|| Supervision Track | Diversity and Multicultural Track
Mentoring as a Supervision Technique
Presented by Daniel B. Amparbeng, M. Ed, LPC, NCC & Yegan Pillay, LPCC-S & Brandon Tomlinson, LPC (OH), NCC
There has been an increased number of international students attending universities in the United States, which has resulted in a growing number of international students in counseling programs. Cultural differences necessitate culturally appropriate supervision models for counselors and supervisors to utilize when working with international students. The presenters will identify and delineate the challenges and unique supervision needs of international counseling students and highlights the importance of mentoring as a culturally appropriate complementary supervision technique when supervising international counseling students. The presenters propose the inclusion of mentoring with Bernard’s discrimination model of supervision as a strategy to enhance the counseling skills of international students.
|| Neuroscience/Biological Bases of Behavior Track | Trauma Assessment and Treatment Track
Supporting Resilience Skill Building During the COVID-19 Era
Presented by Raissa M. Miller, LPC & Eric Beeson, LPC, NCC, ACS, CRC & Rebecca Dickinson, LPC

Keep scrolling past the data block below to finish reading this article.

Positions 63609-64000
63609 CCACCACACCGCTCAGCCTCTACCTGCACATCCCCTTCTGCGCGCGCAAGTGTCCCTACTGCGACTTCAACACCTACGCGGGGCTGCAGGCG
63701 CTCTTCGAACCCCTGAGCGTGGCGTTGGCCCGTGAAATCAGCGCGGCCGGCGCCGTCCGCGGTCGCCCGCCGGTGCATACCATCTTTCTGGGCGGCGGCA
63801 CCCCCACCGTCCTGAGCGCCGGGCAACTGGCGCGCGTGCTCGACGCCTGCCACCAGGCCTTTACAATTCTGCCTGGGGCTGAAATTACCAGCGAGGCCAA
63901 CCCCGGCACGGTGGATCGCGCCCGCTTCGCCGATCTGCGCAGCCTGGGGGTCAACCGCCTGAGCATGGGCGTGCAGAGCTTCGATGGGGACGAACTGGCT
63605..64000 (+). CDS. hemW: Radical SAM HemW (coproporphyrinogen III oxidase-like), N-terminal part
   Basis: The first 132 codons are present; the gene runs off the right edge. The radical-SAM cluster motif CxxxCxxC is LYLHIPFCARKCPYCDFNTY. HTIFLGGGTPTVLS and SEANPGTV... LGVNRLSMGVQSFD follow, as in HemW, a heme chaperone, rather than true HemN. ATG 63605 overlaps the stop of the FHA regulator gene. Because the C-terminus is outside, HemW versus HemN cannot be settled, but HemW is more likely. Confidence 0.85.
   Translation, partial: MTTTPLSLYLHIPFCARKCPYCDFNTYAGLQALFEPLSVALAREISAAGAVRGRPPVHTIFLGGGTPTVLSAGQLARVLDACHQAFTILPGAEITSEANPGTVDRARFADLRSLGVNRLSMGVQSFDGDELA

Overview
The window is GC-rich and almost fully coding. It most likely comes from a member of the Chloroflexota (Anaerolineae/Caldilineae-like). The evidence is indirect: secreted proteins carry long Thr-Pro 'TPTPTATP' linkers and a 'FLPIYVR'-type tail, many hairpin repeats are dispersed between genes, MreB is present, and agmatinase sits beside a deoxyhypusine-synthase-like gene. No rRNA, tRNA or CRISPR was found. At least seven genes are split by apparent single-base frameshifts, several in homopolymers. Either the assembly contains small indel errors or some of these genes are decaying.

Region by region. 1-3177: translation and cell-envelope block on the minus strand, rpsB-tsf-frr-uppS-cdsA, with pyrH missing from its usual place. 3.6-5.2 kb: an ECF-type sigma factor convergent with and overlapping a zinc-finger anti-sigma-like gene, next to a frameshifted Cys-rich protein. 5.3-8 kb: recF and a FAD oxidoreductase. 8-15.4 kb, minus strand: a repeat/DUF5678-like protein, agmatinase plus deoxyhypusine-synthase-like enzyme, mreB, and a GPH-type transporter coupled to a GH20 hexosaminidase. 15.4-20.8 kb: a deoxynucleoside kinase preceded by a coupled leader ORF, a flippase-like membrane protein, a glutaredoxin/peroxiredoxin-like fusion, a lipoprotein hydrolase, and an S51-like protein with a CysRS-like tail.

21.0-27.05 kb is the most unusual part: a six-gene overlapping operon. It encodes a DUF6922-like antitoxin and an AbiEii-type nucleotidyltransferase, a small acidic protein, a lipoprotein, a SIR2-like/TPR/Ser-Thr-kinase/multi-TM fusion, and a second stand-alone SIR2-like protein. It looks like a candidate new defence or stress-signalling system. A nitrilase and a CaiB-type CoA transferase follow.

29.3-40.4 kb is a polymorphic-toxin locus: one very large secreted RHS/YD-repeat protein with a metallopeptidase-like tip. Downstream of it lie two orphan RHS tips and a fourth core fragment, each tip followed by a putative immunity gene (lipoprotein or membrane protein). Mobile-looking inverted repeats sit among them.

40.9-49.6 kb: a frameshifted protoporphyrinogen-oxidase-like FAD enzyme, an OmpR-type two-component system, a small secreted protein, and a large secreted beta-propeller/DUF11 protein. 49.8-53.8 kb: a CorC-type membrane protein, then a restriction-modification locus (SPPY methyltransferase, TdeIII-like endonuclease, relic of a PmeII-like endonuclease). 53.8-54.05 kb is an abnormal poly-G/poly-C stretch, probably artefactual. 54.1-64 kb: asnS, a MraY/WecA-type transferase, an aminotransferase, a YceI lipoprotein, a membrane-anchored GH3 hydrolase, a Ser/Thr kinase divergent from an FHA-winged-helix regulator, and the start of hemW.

The current world health crisis, most commonly referred to as COVID-19, is a collective trauma impacting individuals’ lives in significant ways (Horesh & Brown, 2020). Clinical Mental Health Counselors (CMHCs) are well-positioned to support clients’ abilities to meet and even grow from the great challenges of this era. One of the concepts that best describes this ability is resilience. Tabibnia and Radecki (2018) broadly defined resilience as “successfully adapting to adversity” (p. 59). Although genetic and epigenetic factors contribute to an individuals’ baseline resiliency capacity, resilience is also a skill that can be learned and enhanced (Wu et al., 2013). We argue that intentionally integrating resilience skill-building interventions into clinical counseling can promote improved long-term client outcomes. In this presentation, we will summarize the current state of resilience research broadly and introduce a specific neuroscience-informed model of resilience called the Predictive 6-Factor Resilience framework (Rossouw & Rossouw, 2016; Rossouw et al., 2019). The PR6 approach categorizes resilience into six domains: vision, composure, reasoning, tenacity, collaboration, and health. The developers of the PR6 have a mobile resilience-building application that can be used in conjunction with counseling to support client skill development. We will share initial research findings from our two ongoing PR6 resilience framework projects and we will review instruments CMHCs can use to assess client resilience and track growth over time. Participants will gain greater insights into research-supported models of resilience and take away practical ideas for assessing and enhancing clients’ levels of resilience.